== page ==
Some dermatologists, however, are cautious in their support of infrequent hair washing. Palm Beach Gardens dermatologist and hair loss expert Steven Shapiro, M.D., said via email that he believes in washing hair daily or every other day.
“Less-often washing than every other day can lead to a scaly buildup on the scalp and skin inflammation,” advised Shapiro. “Inflammation in the skin can localize around hair follicles, triggering inflammation in the hair follicles, which can lead to hair falling out.”
However, Shapiro also acknowledges some people can’t wash their hair that often and frequency is a personal issue. (Incidentally, I don’t feel I’ve lost hair by shampooing less often, nor does Traynor, but that obviously doesn’t mean others won’t experience it.)
“What I have found through my research is that waiting more than a week is usually not advisable, only in unique situations. Waiting too much time in between hair washes may contribute to scalp conditions which sometimes are difficult to treat,” wrote dermatologist Anna Chacon, M.D., in an email. Chacon did, however, qualify that shampooing frequency depends on individual needs and the condition of the hair and scalp. She confirmed that for drier and more brittle hair, washing hair weekly is usually sufficient.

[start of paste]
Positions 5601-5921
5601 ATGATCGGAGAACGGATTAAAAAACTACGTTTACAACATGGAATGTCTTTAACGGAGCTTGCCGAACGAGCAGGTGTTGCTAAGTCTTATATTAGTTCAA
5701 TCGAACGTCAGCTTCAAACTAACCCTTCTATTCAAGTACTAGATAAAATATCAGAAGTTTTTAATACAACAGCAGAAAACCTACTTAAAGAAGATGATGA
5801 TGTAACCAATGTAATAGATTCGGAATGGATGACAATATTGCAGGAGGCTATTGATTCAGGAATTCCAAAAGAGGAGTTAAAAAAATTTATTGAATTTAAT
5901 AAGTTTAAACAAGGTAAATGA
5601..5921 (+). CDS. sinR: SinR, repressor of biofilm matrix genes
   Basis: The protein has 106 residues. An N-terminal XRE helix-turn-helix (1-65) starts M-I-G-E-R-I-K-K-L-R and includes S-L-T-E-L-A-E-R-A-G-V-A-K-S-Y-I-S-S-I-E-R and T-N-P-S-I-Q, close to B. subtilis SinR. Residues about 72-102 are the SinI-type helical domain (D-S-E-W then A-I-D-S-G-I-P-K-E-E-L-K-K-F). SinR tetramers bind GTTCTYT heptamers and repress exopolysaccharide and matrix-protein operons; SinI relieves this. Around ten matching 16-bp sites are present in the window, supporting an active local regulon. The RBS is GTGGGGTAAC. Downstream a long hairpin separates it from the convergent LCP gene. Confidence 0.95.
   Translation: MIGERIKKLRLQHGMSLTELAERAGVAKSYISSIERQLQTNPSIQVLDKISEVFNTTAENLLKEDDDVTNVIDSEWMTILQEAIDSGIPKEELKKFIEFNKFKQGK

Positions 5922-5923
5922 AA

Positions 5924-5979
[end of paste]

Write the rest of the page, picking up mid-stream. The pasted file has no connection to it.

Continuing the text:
Christine Martey-Ochola, cofounder of an organic hair-care company, noted, "People want to reduce how often they wash their hair because of the stripping that sometimes occurs based on the shampoos they use (too much sulfate in the shampoo).